You may have missed the notice in the paper about the Clinton and District TV Society closing. In fact, you may have missed knowing that there was a Clinton and District TV Society except for one little line item on your property tax bill. With the closing of the Society that line item will also disappear.
In place of the free over the air TV, a Local Television Satellite Solution has been set in place whereby residents of Loon Lake can apply, through Shaw, for a satellite dish, receiver and installation free of charge which will allow them to view several local stations including Global BC, CBC west and Knowledge Network with no monthly subscription fees. To be eligible for this the resident must not have been subscribed to a satellite or cable service in the past 90 days.
While there is no charge for the TV usage, Shaw will charge for repairs after the first 90 days. When the satellite dish or receiver stops working you will have to pay for any new equipment.
For further information call 1-866-782-7345. Applications close at the end of November 2014. This could be a good solution for many summer home owners who do not want a long term agreement with a service provider.
Preparing for an emergency
The discussion of emergency management at the meeting on July 30 was a good start as it gave us a better idea in very broad terms of what to expect in case of an emergency requiring evacuation. It led me to consider just how well prepared I am in case there is a threat that results in an evacuation order.
In short – I am not prepared; but by the end of this week I will be much closer to being prepared. I have been much better prepared for a situation whereby I would need to stay in for some weeks without outside supplies. In the 110 years of permanent settlement along Loon Lake Road there has never been any need to evacuate people. On the other hand, there have been numerous instances of the residents being cut off from “outside” either by heavy snows and ice or more frequently by flooding, resulting in the road being washed out. The last big washout was in 1991 when HiHium flooded and took out the road in the canyon. For weeks residents had to stay put or use the forest service roads out to the 70 Mile. During my school days, the school year often ended the first week in June for Loon Lake students when the road or bridges were washed out and no school bus could run. In those days pretty well everyone who lived here only went out for supplies once or twice a month so it really was no emergency.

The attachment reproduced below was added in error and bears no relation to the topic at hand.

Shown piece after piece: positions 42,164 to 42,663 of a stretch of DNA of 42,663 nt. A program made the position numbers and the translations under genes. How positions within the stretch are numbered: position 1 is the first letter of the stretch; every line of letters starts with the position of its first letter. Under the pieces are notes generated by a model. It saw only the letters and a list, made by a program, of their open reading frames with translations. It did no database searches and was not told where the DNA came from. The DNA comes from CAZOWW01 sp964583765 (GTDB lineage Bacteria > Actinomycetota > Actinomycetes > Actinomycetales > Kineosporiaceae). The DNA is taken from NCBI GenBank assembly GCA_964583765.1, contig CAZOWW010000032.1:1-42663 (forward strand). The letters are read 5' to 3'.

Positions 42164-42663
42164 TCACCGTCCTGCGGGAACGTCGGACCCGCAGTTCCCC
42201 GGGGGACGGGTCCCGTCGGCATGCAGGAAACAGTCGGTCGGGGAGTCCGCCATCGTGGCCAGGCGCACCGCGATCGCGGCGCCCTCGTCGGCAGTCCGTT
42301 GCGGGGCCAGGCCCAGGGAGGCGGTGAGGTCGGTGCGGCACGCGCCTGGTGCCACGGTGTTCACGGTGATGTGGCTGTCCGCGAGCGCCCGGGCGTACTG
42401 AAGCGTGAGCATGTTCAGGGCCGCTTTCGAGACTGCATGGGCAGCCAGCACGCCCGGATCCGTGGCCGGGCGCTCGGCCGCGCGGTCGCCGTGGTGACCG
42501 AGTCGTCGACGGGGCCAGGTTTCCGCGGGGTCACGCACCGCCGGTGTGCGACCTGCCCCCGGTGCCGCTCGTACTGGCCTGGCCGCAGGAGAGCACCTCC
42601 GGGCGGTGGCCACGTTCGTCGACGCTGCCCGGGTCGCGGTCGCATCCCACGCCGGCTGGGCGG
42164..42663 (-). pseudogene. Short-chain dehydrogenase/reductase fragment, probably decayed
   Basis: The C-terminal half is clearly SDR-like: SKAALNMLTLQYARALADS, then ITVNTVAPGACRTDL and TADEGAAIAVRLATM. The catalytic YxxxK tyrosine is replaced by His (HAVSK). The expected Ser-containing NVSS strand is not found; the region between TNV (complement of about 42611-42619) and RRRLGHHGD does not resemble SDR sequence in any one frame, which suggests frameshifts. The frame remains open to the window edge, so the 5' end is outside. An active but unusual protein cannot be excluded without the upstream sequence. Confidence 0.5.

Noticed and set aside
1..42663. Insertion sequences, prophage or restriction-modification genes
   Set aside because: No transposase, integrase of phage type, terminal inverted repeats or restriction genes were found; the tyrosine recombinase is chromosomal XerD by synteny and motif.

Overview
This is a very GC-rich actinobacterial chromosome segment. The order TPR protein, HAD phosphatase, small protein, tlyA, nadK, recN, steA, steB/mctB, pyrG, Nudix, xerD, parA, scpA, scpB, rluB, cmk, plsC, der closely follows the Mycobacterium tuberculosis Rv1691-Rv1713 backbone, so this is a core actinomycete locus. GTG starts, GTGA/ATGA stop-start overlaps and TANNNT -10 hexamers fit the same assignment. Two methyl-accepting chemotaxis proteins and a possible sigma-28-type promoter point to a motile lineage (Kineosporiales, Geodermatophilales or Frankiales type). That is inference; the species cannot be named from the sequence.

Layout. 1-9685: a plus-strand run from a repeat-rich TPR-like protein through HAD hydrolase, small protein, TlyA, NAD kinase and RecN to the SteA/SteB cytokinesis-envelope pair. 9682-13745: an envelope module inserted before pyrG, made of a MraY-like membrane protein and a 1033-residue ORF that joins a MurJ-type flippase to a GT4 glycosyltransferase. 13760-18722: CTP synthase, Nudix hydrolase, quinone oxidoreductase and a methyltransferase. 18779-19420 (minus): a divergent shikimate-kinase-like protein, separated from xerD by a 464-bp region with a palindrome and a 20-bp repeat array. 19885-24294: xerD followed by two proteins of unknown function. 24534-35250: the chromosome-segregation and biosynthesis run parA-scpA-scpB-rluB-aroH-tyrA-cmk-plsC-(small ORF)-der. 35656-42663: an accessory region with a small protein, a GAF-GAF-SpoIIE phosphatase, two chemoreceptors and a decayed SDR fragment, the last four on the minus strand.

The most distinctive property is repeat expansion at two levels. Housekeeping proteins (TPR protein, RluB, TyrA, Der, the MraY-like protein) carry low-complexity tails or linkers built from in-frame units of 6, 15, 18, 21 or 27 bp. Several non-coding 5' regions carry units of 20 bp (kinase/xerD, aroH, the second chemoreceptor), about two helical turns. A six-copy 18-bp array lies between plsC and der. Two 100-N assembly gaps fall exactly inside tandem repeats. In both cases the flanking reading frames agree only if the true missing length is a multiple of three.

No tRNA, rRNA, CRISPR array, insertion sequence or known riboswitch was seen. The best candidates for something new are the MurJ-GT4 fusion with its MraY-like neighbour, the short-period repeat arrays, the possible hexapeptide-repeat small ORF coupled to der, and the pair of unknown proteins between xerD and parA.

In my research on getting prepared I found a Government of Canada website which is very informative with loads of useful information and checklist on getting prepared, building a basic emergency kit (www.getprepared.gc.ca/cnt/kts/bsc-kt-eng.aspx ), preparing for emergencies with pets, and an information sheet “How to prepare for a wildfire” ( www.getprepared.gc.ca/cnt/hzd/wldfrs-bfr-eng.aspx) among other emergency situations. There are also many other useful hints on this site, such as to move your propane barbeque away from the house, close all vents and windows and take down flammable awnings, shades and screens before you evacuate in the case of a wildfire.
There is much very useful information on this site, more than can be included here. As a group, the people of Loon Lake and our local government should try to work together to have the information on this website printed and made available to every resident and visitor, as many local residents do not have the internet connection to allow them to access this information on line.